Key figures showing how swimming pools evolved to be energy efficient
24 Sep 2020

Many people think that pools cannot be eco-friendly – but they’re wrong, as FPP statistics show. Discover the key figures you need to know about low energy swimming pools!

Energy efficient swimming pools do exist – but the public needs awareness!

More than ever before, people want to protect the environment and in France nature-loving political movements are increasingly popular, as the unprecedented victory of the Greens in local elections in many big cities last June proves.

It is quite understandable why interest in swimming pools is booming even if some potential customers query the environmental impact – and can now get very satisfactory answers from pool builders. Choosing between private owners looking to palliate the impact of increasingly frequent heat waves and others who think pools are a waste of water as droughts threaten the solution is very simple and quantifiable: all family swimming pools in France account for just 0.1% of national water consumption!

The pool sector has made huge progress very rapidly to ensure environmental protection with no loss of personal comfort. And as a further inducement, the key figures for water and energy consumption can convince the most skeptical about energy efficiency in pools!

Swimming pools are getting smaller…

In 1980, pools measured on average 12 x 6 meters and were 1.8 meters deep. Now they are just 8 x 4 meters and only 1.4 meters deep (1). And they get smaller all the time!

The trend to plunge (lap) pools is growing fast. The surface area of these pools is only around 10sq.m. Ideal for small gardens and yards, they save on costs and are more environmentally friendly with no loss of comfort due to innovative wave generation and counter-current systems.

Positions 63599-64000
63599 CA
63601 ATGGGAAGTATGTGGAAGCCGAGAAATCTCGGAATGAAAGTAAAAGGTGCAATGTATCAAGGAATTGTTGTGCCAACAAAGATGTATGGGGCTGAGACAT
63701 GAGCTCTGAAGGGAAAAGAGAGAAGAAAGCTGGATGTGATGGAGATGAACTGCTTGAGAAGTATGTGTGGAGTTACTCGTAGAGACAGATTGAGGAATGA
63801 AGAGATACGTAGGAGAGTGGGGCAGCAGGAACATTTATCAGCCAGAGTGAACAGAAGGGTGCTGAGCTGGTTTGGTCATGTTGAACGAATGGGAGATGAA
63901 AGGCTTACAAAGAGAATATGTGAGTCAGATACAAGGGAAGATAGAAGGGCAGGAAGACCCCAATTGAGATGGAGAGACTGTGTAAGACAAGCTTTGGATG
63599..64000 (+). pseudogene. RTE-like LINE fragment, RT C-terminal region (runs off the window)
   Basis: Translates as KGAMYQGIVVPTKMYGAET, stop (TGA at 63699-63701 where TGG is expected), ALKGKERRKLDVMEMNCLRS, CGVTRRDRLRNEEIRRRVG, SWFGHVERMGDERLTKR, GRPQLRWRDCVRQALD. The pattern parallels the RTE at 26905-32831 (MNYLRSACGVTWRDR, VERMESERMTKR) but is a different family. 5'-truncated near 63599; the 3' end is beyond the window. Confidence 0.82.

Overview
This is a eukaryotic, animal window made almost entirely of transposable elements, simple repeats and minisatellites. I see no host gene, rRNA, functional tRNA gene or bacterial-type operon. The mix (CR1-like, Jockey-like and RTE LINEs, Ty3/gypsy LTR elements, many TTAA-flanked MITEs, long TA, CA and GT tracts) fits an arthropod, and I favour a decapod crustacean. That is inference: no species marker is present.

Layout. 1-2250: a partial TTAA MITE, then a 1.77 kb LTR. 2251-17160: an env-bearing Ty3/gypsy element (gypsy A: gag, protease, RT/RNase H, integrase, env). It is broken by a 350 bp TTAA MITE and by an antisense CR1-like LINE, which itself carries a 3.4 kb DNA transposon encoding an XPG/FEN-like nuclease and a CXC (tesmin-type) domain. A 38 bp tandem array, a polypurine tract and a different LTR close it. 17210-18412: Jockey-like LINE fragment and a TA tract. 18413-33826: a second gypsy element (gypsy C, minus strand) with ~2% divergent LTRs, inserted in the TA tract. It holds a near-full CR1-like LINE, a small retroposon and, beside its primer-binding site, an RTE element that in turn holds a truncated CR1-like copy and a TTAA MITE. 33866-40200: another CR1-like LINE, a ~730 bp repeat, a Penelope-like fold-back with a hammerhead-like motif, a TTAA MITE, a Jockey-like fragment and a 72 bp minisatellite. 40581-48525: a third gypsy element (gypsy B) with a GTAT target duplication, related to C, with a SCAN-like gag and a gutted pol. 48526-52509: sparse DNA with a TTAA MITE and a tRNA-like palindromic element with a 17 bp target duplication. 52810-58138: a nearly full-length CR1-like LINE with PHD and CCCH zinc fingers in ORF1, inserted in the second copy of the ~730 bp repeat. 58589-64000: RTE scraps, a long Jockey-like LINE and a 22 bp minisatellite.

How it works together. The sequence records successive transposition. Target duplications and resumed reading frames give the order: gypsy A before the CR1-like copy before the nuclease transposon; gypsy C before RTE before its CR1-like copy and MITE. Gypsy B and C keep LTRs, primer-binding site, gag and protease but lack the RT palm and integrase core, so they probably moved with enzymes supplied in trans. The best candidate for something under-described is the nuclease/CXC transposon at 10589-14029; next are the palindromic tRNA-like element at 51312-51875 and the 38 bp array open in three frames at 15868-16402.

… and so they use less water

Smaller pools use less water. In 1980, it took approximately 130 cubic meters of water to fill a traditional swimming pool. A pool built in 2015 water needed just 45 cubic meters. Over this same period, yearly pool water consumption fell from 43 cubic meters to 15 cubic meters. Real progress! Family pools in France now only account for 0.1% of total water consumption.

Less water also means fewer treatment chemicals. There have been a host of environmentally friendly innovations and a drop of 30% in the consumption of products used to maintain the chemical balance of pool water is highly possible, in particular by using the services of pool professionals at the beginning of the season. But also by the use of professionally programmed smart home automation!

Low energy consumption became a standard for modern pools

Tremendous progress means that low energy consumption pools are now available to everyone. The FFP says that this is due to several innovations, including heating systems:

Over the last 25 years, energy consumption has fallen sharply - divided by 4 for filtration systems, by 9 for heating systems and by 2 for pool lighting.

— Fédération des Professionnels de la Piscine (2)

Average annual energy consumption for heating dropped from 15,000 kWh in 1980 to 1,570 kWh in 2015. Heat pumps have become more efficient. As for filtration, energy consumption fell from 5,600 kWh in 1980 to 1,500 kWh due to better dimensioned and/or variable speed pumps – and with the advent of LED lighting, one 30 W bulb is all that is needed to light a pool vs. 600 W in 1980.

And last but not least, a private pool only accounts for 1.2% of the annual CO2 emission by a French household... A drop in the ocean!

It is difficult to get rid of fixed ideas even if they are wrong! So it is up to you to undertake the tough task of convincing the public that pools are, in fact, energy efficient. By judiciously use of the figures detailed above provided by the French Fédération des Professionnels de la Piscine et du spa in your advertising and media communications, you can convince the most reticent. And if you are an FFP member you can download from the FFP site all the documents intended for professionals with your access code. So take the plunge!


(1) FPP: PISCINE Basse Consommation : économies d’eau (PDF)
(2) FPP: PISCINE Basse Consommation : économies d’énergie (PDF)

© Photo credit: Zstock / Adobe Stock

Share :

© 2018 all rights reserved  Legal notice - GTU - Privacy Police